Biadh Sean-fhasantach/Old Fashioned Food

Biadh Sean-fhasantach

Bidh móran daoine a' bruidhinn an diugh air an "dòigh-chocaireachd cheud mìle" agus ciamar an urrainn dhaibh sin a dheanamh. Thàinig e thugam gur e sin an ceart rud a bh' aig ar sinnsearan bho chionn ghreis. Bha bùithean ann am Badaig agus aig Abhainn a Tuath far an ceannaicheadh iad tì, siùcar ( donn mar bu trice ), dreagal, tombaca, agus cuid bheag de rudan mar sin, ach na b' urrainn dhaibh deanamh air an son fhéin, 's e sin na rinn iad.

Ri mo chiad chuimhne bha mo phàrantan agus an àl aca a' faighinn an cuid feòla bho 'n bhaile aca fhéin agus bho 'n choillidh a bha faisg air làimh. Fhuair iad an cuid éisg bho 'n chuan anns an robh pàilteas thar tomhais 'sna laithean sin. Dh' fhàsadh glasraich gu leòir anns na gàrraidhean aca, bha craobhan ubhail aca agus bha fios aca càit' am faigheadh 'ad suibheagan dubha, suibheagan craoibh agus suibheagan làir. Gheibheadh iad roinn dhe 'n cuid aodaich agus bidh bho chaoraich. Chan eil cuimhn' 'am air lìon no eòrna bhith ri fàs air a' bhaile againn ( mar a bhios iad aig a' Chlachan Ghàidhealach an diugh ), ach tha mi creidsinn gun robh iad ann roimhe sin.

Cha robh pàrantan mo mhàthar a' fuireach faisg air a' mhuir agus gheibheadh iad na dh' iarr iad de dh' éisg le bhith malairt buntàta air an son. Bha malairt gu leòir dhe 'n seòrsa sin a' dol air adhairt.

Chumadh iad am biadh tro 'n Gheamhradh fhada fhuar. Bhiodh buntàta agus glasraich eile 'gan gléidhidh fo 'n ùrlar 'sna taighean agus biadh 'is éisg 'gan cumail ann am bucaidean le salann. Chan eil cuimhn' agam air latha nach robh dealan ann, no nach robh deighean againn, ach bha na daoine cho eòlach air na seann dòighean 's gun do chum iad ris an fheòil agus na h-éisg a chumail ann an salann seach an gléidheadh le reòthadh 'san déighean. Tha cuimhne math tlachdmhor agam air truisg mhòra shaillte 'gan sùghadh fo 'n ghréin a's t-Samhradh, ach dh' fhàs mi gu math sgìth dhiubh tro 'n Gheamhradh!

Nì mi fhìn fhathast, 'nuair a bhios sgadan tana an Earraich ri fhaotainn dhomh, rud ris a bheirte "sgadan biorach". Gheibhte sgadan a's t-Earrach mus fàsadh iad ro reamhar agus chuirte ann am bucaid le uisge teth agus salann. Dh' fhàgta fad dà no trì laithean mar sin iad agus an uair sin chuirte amach ris a' ghrian iad fad seachdainnean gu leòir gus an searbhadh gu math. Dh' fhàgadh iad 'nan crochadh anns an taigh chonnadh far am fuirgheadh iad glan agus deiseil fad a' Gheamhraidh airson latha a chuirt' 'ad ri goil .

Bha iomadh dòigh aca mar sin gus biadh a ghléidheadh tro na mìosan anns nach robh e ri fhaotainn gu furasda. Mar a tha mi air faighinn amach agus gàrradh beag agam fhìn, gheibhear tlachd ás a' bhiadh a nì thu fhéin a' bharrachd air na cheannaicheas tu, agus tha e fada na 's blàsmhoire. 'S tric a smaoineachas mi, " 'Sann ac' a bha 'm beatha! "

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Old Fashioned Food

There are a lot of people talking today about the "hundred mile diet" and how they can achieve that goal. It came to me that that's exactly what our ancestors had not long ago. There were stores in Baddeck and North River where they'd buy tea, sugar, molasses, tobacco and a few other things like that, but what they were able to do for themselves, they did it.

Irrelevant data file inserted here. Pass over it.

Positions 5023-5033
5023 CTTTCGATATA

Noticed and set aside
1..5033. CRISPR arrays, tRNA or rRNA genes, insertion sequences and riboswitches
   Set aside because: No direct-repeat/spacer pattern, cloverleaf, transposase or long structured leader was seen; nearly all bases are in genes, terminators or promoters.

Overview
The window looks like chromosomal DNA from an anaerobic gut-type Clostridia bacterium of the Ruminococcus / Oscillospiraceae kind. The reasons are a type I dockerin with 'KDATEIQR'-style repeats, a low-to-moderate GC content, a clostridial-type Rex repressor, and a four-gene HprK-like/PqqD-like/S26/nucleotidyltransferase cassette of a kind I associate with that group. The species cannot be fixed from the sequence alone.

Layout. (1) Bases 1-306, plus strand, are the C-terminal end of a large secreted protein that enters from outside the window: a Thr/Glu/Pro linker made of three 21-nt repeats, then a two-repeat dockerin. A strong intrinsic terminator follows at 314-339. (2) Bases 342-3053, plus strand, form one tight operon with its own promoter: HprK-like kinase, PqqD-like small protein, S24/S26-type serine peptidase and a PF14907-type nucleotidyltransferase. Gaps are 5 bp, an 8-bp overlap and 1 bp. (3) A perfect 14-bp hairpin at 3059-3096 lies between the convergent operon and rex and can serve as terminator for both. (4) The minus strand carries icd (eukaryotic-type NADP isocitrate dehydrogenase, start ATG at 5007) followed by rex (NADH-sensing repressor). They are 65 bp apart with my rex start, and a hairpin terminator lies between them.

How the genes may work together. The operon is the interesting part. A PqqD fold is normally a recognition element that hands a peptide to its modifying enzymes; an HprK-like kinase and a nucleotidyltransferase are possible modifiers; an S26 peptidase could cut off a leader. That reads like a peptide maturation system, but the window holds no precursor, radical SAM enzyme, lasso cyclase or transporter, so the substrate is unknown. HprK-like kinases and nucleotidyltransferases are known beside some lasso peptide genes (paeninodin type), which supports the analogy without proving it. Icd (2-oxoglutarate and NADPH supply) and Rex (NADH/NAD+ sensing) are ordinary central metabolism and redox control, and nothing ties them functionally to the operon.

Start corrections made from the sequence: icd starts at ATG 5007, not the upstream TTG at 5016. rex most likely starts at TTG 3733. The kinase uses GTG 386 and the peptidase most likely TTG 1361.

From my earliest memories my parents and their generation would get their meat from their farms and from the forest nearby. They got their fish from the sea which was abundant beyond measure in those days. Plenty of vegetables grew in their gardens, they had apple trees, and they knew where to get blueberries, raspberries and strawberries. They'd get some of their clothing and meat from sheep. I don't remember flax or barley being grown (as they are at the Highland Village today ) , but I think they were at an earlier time.

My mother's parents didn't live close to the ocean and they'd get what they needed of fish by trade for potatoes. There was a lot of such trading going on.

They'd preserve their food through the long cold winter. Potatoes and vegetables would be kept under the floor, in the houses, and meat and fish in buckets with salt. I don't remember a time we had no electricity or didn't have a freezer, but the people were so expert in the old ways that they continued to keep meat and fish in salt instead of freezing them in the freezer. I have good pleasant memories of big salt codfish drying under the sun in the summer, but I grew quite tired of them through the winter!

I still make, when I have thin, spring herring a thing called "sharp herring" Herring would be gotten in the spring before they grew too fat and they would be put in a bucket with hot water and salt. They'd be left like that for two or three days and then they'd be put out under the sun for enough weeks to dry them well. They were left hanging in the wood shed where they'd stay clean and ready throughout the winter for the day they'd be boiled.

They had many ways like that to preserve food through the months in which it wasn't easy to get. As I'm finding out myself with my own small garden, there is a pleasure to be gotten from the food you grow yourself beyond what you buy, and it's much tastier. I often think, "They had the life!" 

Biadh Sean-fhasantach/Old Fashioned Food

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